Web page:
By Ivana Kottasová
The Census 2010 data are out. How did Brooklyn change in the past decade?
More populous. And more crowded.
Kings County remains the most populated area in New York State.
Some 2,504,700 people live in the borough — 1.6 percent or 39,374 people more than 10 years ago.
One hundred years ago 1,634,351 people lived in the borough.
There are 35,369 people living in every square mile of Brooklyn, which translates into 785 square feet of space for every resident — roughly an area of six small parking.
594,378 people are 18 or younger.
The borough has now more Asian residents than a decade ago. Looking at the data, it seems like they replaced black Americans.
-1,072,041 or 42.8 percent of Brooklyn residents are white, compared to 41 percent 10 years ago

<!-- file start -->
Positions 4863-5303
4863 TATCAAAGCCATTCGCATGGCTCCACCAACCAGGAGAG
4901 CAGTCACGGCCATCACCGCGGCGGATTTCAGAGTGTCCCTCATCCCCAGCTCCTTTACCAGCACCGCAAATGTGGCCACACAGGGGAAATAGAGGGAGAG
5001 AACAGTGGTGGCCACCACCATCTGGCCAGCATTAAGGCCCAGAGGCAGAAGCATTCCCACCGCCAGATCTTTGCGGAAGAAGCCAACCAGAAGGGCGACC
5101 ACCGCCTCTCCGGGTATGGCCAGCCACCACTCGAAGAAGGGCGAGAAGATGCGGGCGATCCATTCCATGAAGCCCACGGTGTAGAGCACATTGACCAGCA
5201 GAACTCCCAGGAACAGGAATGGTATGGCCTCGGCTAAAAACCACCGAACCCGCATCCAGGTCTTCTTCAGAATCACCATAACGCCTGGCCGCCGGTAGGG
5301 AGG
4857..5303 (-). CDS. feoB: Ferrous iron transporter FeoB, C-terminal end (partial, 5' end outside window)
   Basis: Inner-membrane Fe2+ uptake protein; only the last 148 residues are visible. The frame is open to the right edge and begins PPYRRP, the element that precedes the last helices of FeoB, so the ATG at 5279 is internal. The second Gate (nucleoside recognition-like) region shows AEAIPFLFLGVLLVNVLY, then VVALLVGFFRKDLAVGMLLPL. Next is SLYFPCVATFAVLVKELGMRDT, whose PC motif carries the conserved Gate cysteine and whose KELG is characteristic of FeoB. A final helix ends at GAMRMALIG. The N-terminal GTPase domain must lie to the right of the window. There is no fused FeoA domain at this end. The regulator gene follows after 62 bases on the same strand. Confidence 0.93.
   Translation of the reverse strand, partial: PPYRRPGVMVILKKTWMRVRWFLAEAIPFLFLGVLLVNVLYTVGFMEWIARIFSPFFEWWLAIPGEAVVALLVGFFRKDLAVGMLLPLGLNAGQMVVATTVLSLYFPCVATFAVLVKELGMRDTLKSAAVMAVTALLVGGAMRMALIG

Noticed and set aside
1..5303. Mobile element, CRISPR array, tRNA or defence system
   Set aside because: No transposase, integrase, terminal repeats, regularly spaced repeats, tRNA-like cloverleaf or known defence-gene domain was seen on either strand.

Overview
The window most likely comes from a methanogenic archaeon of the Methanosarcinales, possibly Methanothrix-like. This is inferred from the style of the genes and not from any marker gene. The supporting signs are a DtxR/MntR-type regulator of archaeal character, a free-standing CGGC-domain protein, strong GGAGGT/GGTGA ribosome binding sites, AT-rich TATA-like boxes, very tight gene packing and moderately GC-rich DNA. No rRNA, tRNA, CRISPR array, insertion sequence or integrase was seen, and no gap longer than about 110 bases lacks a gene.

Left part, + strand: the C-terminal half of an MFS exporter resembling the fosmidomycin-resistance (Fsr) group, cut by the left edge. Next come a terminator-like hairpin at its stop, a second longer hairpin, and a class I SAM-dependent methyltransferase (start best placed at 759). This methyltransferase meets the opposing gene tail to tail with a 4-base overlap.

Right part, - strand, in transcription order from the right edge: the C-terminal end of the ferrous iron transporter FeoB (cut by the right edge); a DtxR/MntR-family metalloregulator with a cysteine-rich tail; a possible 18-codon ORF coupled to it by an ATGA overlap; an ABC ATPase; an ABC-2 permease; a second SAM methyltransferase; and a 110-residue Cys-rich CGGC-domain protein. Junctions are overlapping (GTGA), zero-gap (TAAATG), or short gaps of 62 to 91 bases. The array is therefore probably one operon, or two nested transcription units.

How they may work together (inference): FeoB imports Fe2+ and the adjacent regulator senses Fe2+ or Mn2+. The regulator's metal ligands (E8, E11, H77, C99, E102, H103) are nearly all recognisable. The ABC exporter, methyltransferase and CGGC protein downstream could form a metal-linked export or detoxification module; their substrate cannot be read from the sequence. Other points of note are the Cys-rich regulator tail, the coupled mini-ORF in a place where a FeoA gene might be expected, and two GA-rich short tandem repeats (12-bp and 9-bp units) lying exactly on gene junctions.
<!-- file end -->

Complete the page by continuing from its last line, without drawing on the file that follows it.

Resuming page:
-860,083 or 34.3 percent are black, compared to 36 percent in 2000
-262,276 or 10.5 percent are Asian compared to 7.5 percent a decade ago
-13,524 or 0.5 percent are Native American or Alaska Native
-496,285 or 19.8 percent Hispanic, which is exactly the same number as 10 years ago.
Meanwhile, across the country more than half of the total population growth was due to a huge increase in Hispanic population. The Hispanic population grew by 43 percent, compared to only 5 percent growth of non-Hispanic population.
So why doesn’t the borough reflect that population surge? According to demographers most of the growth in the Hispanic population took place on the American west.